Bai Ling, Nick Nolte, and Tim Roth in The Beautiful Country (2004)


(director: Hans Petter Moland; screenwriters: Sabina Murray/based on a story by Ms. Murray and Lingard Jervey; cinematographer: Stuart Dryburgh; editor: Wibecke Ronseth; music: Zbigniew Preisner; cast: Nick Nolte (Steve), Tim Roth (Captain Oh), Bai Ling (Ling), Temuera Morrison (Snakehead), Damien Nguyen (Binh), Tran Dang Quoc Thinh (Tam), Chau Thi Kim Xuan (Mai), Anh Thu (Mrs. Hoa); Runtime: 125; MPAA Rating: R; producers: Edward R. Pressman/Terrence Malick/Petter J. Borgli/Tomas Backstrom; Sony Pictures Classics; 2004-USA/Norway-in English, Cantonese, Mandarin, and Vietnamese with English subtitles)

“Norwegian director Hans Petter Moland’s ambitious but bleak social problem film is compelling but never fully satisfies in its clumsy dramatics.”

Reviewed by Dennis Schwartz

Based on a story by Sabina Murray and Lingard Jervey, Norwegian director Hans Petter Moland’s ambitious but bleak social problem film is compelling but never fully satisfies in its clumsy dramatics or getting out a clear message about the smuggling of illegal immigrants into America (a problem that has many sides to it, not fully explored here). Moland personalizes the film and paints a heart-wrenching tale about a timid gangly naive twenty-year-old man from an impoverished small village in Vietnam, Binh (Damien Nguyen). He has never met his parents — a Vietnamese mother and an American GI father (something that makes him an outsider in his homeland and is referred to with derision as a bui do, which means “less than dirt”). In 1990, fed up with being treated by abuse from both the villagers and the relatives who raised him, he decides to leave his menial work and locate his mother in Saigon armed only with an old photo and her former address in a hair salon. Mom (Chau Thi Kim Xuan) is an ill-treated servant for the mean-spirited upper-class Vietnamese Hoa family, who has to beg to get her son a job as a house servant. Mom tells Binh his father was from Houston Texas and married her with a priest, but one day he was gone and she never heard from him again. After an unlikely freakish household accident that leaves the mansion’s nasty matriarch (Anh Thu) dead, Binh flees for America with his mother’s blessings, her life savings of some $700 and with his youngster half-brother Tam in tow. Binh becomes a boat person, but while in Malaysia he gets placed in a hellish refugee camp. He only escapes with the aid of an embittered street smart prostitute from China, Ling (Bai Ling), and then barely survives an ocean crossing in a rusting freighter while housed in the cargo hold. The boat is captained by a philosophizing man capable of committing murder (Tim Roth) and trafficking in misery without batting an eye.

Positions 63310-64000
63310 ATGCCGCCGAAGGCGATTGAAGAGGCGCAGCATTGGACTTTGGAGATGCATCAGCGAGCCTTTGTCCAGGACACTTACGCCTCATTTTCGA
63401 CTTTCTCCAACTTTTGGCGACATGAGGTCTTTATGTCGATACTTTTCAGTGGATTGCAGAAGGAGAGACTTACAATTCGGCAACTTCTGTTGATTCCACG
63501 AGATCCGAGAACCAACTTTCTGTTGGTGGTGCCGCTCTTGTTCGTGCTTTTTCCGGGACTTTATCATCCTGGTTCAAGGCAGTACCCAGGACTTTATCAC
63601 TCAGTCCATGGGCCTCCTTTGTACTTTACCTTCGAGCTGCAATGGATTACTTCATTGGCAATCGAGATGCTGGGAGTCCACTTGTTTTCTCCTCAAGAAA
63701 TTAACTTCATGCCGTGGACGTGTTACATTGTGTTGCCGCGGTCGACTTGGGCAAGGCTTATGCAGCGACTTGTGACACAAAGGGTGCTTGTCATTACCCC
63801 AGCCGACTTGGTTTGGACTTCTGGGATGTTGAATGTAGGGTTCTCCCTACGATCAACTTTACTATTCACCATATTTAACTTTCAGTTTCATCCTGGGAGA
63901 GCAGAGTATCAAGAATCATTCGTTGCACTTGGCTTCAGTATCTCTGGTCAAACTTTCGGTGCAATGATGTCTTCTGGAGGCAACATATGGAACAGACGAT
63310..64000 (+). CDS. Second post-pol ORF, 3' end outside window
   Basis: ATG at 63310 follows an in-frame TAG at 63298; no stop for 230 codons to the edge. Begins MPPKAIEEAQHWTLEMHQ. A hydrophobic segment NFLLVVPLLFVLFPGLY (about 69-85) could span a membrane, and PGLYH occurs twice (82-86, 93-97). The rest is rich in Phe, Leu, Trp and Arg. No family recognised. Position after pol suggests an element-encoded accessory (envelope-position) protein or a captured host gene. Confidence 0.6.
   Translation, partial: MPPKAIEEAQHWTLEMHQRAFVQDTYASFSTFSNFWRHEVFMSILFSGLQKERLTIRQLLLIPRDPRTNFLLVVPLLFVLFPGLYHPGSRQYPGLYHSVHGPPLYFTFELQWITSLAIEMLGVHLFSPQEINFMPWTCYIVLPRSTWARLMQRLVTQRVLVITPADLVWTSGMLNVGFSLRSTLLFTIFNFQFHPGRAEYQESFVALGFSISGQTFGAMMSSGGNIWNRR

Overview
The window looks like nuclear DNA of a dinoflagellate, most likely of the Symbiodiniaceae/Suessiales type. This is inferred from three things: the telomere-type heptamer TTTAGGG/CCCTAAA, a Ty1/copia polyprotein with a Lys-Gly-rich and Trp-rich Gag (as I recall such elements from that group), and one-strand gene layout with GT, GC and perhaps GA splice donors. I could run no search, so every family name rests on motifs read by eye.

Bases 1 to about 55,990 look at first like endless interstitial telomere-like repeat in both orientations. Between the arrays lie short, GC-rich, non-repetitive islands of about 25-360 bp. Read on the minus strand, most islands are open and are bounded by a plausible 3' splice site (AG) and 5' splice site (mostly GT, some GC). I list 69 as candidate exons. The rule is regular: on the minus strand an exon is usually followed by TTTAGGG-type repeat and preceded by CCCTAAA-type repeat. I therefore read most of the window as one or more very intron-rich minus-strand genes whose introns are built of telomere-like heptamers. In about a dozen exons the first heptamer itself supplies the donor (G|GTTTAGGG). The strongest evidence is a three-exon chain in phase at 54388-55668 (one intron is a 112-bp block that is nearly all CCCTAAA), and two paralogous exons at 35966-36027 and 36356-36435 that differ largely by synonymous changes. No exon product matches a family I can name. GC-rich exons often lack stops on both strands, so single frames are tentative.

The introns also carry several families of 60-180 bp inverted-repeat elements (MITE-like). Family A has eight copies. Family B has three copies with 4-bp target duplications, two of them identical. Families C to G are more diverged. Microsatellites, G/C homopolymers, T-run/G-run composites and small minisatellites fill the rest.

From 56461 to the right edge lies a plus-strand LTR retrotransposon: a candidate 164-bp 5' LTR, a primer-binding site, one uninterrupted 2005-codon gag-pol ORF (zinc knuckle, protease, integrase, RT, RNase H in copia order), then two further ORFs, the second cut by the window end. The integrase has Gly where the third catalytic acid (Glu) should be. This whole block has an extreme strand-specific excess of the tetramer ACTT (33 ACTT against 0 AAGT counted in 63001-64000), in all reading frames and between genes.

Gaining illegal entry into America, Binh’s destined for a slave labor job in NYC’s Chinatown. Alone, since Tam succumbed to a fever and Ling has gone back to prostituting herself, he yearns only to locate his dad. One day he walks out of his menial kitchen job and hitchhikes to Houston, and eventually meets his blind handyman dad (Nick Nolte) living in a trailer in rural Sweetwater Texas. The two bond and he learns that his father was blinded through an accidental explosion he touched off in a military storage site and was sent back to the States, who never contacted his wife because he thought she would be better off without him.

The title of “The Beautiful Country” refers both to Vietnam and to the United States. By the film’s end we see that the title probably holds out more hope for the United States being the beautiful country, because it’s where the Old Dream to change your luck, take up new roots, transcend the past and find material comforts still exists. Vietnam, under Communist rule, is still a country without much of a future and where the promise of a worker’s paradise has not been realized–there’s even still class division.